But is this how we fight injustice? Is this our retort to deeds of evil?

The fact is that a section of society has been unduly subjected to atrocities. The fact that people in that section are made of women doesn't change things one bit. Atrocities are atrocities. And they are not going to be stopped by sending a proportion of them to Parliament. What we need is individualism. A culture of respect for an individual irrespective of gender, based on the merit of what he or she has to say.

A candidate in an election is to be judged by the content of his ideas, his record of implementing them (in previous tenures), and by his character. It doesn't matter whether the candidate is a 'he' or a 'she'. If oppressive conditions prevail during elections, pressurizing a woman candidate to withdraw from the race, it a matter of law, to be considered by the Election Commissioner. The solution in such cases would just lie in ensuring fair and free election processes.

What should actually be done?

Education and removal of old 'anti-women' concepts and strict law enforcement can make a woman walk confidently on the streets. And achieve what she wants without help or interference from any external sources. If such conditions ensue, why will women ask for reservations?

Why should considerations of gender enter democratic processes? Michael S. Berliner says about racism...

"...Racism is the notion that one’s race determines one’s identity. It is the belief that one’s convictions, values and character are determined not by the judgment of one’s mind but by one’s anatomy or “blood.” This view causes people to be condemned (or praised) based on their racial membership. In turn, it leads them to condemn or praise others on the same basis. In fact, one can gain an authentic sense of pride only from one’s own achievements, not from inherited characteristics."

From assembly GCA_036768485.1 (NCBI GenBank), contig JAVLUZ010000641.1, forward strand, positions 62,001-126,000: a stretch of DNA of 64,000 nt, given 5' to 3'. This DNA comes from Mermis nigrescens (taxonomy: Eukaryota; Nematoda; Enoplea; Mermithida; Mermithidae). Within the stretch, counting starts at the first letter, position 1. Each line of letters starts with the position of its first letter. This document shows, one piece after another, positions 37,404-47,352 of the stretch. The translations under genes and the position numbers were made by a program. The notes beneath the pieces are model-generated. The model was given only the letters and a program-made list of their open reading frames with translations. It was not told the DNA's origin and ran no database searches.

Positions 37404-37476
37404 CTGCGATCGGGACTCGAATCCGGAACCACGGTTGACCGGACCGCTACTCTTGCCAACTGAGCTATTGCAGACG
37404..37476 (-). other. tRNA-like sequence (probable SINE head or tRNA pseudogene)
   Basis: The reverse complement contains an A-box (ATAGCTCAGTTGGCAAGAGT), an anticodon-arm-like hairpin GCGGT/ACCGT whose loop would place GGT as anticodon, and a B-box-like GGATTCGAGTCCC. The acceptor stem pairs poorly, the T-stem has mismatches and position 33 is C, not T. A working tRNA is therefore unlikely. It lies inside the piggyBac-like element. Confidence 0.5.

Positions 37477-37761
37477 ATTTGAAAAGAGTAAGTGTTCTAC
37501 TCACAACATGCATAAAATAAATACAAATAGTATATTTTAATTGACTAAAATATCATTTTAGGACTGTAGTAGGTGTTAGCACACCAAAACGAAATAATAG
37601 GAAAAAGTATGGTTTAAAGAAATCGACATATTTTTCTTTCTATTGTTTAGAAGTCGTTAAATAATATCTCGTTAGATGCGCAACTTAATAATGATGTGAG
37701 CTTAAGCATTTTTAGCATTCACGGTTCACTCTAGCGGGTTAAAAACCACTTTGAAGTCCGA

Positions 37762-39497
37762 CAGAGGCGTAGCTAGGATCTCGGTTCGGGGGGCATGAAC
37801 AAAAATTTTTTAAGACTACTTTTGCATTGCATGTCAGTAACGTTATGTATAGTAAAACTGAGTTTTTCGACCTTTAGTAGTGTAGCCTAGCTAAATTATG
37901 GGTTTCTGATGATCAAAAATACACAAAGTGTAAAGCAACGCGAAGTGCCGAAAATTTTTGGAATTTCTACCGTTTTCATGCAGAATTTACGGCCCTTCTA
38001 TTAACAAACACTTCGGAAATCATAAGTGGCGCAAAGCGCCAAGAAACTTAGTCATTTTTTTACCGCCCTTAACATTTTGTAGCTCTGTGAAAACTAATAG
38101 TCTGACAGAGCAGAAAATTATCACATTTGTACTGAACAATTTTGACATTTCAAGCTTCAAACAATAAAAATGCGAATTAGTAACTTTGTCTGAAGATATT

A similar outlook is the basis for discrimination of women in Indian society. Sexual discrimination against women stems from the notion that one’s sex determines one’s identity. The outlook is that a man is superior to a woman, not because of considerations of merit of thought, but by anatomical considerations. And the enforcement of such belief-systems upon women is carried out by persuasion, blackmail, threat of physical violence and sometimes direct bodily or psychological injury. So fighting such stupid beliefs should form the core of those want to uplift conditions of women.

Yet the proponents of the Womens' Reservation Bill propose to fight injustice with injustice. They are feeding the prejudices of the patriarchal sections of society by supporting such a bill. They want to plant puppets like Rabri Devi in 182 seats in Parliament and gloat over their victory in their struggle for 'equal opportunities' with men.